The constitutional “public figure” doctrine is the classic restriction on Internet libel. Speech regarding “public figures” is as highly protected as speech regarding public officers. The Philippines’ “public figure” doctrine is even broader than the United States’. In the Philippines, I wrote that a “public figure” (1) is a celebrity, someone who enjoys great fame or notoriety or has thrust himself into public view (Ayer Productions v. Capulong, 1988) or (2) has become involved in an issue of public interest (Borjal v. Court of Appeals, 1999).

To shield oneself against libel, it is not difficult to argue that one is commenting on a “public figure” in good faith, especially as more people comment on the “public figure.”

Later in the debates, Leonen clarified that the State may punish libel mainly against private figures, but neither Leonen nor Roque discussed the breadth of the “public figure” doctrine as applied to the Internet (and Roque only raised the Ayer part of the definition).

Regarding Chris “I Was Not Informed” Lao, the cyberbullies showed the world their shallowest, most fickle selves while he gained our respect for harnessing his accidental fame to advocate the Freedom of Information bill.

WINNER: The Filipino people

Moment #2: Leonen dismantles Roque’s pet international law argument

The media never reported that Prof Harry Roque was practically not attacking the Cybercrime Law but the Revised Penal Code provision on libel – enacted in 1930 – and invoking international law.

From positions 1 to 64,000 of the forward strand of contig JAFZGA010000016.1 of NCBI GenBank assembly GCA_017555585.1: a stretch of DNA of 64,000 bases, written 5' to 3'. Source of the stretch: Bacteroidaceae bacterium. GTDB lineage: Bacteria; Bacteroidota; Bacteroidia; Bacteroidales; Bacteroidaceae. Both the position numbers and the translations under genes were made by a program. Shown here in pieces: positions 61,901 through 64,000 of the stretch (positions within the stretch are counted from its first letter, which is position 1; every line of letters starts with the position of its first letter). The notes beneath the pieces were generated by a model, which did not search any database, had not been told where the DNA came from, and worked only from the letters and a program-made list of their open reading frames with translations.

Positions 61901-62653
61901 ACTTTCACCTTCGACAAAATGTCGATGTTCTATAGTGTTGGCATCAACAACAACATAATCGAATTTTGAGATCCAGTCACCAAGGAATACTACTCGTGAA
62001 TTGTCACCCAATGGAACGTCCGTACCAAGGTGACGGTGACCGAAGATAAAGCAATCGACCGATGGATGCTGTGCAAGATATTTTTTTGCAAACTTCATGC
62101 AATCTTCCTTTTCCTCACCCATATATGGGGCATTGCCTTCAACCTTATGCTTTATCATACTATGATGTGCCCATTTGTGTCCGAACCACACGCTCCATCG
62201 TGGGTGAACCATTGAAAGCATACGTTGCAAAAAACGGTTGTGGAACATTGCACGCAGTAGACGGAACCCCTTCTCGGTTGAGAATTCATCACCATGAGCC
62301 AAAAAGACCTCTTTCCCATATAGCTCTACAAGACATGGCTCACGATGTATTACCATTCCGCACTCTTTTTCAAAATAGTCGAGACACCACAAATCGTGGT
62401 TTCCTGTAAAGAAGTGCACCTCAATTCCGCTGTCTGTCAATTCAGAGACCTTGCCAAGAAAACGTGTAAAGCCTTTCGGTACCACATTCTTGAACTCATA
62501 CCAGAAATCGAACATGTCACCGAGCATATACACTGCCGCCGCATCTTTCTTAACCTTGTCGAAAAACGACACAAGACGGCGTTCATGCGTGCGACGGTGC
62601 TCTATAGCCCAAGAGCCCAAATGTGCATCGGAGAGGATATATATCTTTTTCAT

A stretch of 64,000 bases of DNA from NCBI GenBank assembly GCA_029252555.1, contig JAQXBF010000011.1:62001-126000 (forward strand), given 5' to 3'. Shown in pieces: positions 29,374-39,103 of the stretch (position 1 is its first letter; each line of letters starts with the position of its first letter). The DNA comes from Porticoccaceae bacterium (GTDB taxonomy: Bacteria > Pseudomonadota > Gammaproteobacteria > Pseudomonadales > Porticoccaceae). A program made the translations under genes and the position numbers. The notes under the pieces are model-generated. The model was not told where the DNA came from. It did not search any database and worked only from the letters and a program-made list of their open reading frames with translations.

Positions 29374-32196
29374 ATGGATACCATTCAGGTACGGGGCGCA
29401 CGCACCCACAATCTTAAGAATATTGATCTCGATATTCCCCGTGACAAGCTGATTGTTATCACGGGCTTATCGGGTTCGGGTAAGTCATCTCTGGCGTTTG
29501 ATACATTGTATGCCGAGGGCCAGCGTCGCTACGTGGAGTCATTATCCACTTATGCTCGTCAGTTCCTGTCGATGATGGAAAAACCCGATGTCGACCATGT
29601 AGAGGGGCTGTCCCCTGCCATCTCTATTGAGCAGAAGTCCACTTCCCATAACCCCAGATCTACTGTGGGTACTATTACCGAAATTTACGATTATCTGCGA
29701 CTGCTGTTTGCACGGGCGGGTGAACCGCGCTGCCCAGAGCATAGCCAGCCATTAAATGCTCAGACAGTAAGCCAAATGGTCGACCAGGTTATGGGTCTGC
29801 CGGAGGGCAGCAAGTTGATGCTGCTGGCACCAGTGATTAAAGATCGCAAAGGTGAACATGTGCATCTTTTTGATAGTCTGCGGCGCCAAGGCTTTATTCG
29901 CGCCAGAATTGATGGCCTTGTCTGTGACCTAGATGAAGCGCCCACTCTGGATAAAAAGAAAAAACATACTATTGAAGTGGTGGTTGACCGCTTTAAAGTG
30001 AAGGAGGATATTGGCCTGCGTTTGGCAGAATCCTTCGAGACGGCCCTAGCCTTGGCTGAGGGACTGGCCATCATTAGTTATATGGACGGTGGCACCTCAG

While attaching this to the Cybercrime Law litigation borders on a media stunt, Roque made it look good (he specializes in international, not constitutional, law).

Roque invoked a “view” by the UN Human Rights Committee interpreting the free expression section of the International Convention on Civil and Political Rights. This was for his client and co-anti-Cybercrime Law petitioner Alexander Adonis, who was imprisoned for reporting that former Davao Rep Prospero Nograles allegedly ran naked in a Davao hotel after being caught with a married woman. The view opined that no one should be imprisoned for speech.

The International Convention on Civil and Political Rights, Article 19 says:
“1. Everyone shall have the right to hold opinions without interference.

“2. Everyone shall have the right to freedom of expression; this right shall include freedom to seek, receive and impart information and ideas of all kinds, regardless of frontiers, either orally, in writing or in print, in the form of art, or through any other media of his choice.

“3. The exercise of the rights provided for in paragraph 2 of this article carries with it special duties and responsibilities. It may therefore be subject to certain restrictions, but these shall only be such as are provided by law and are necessary: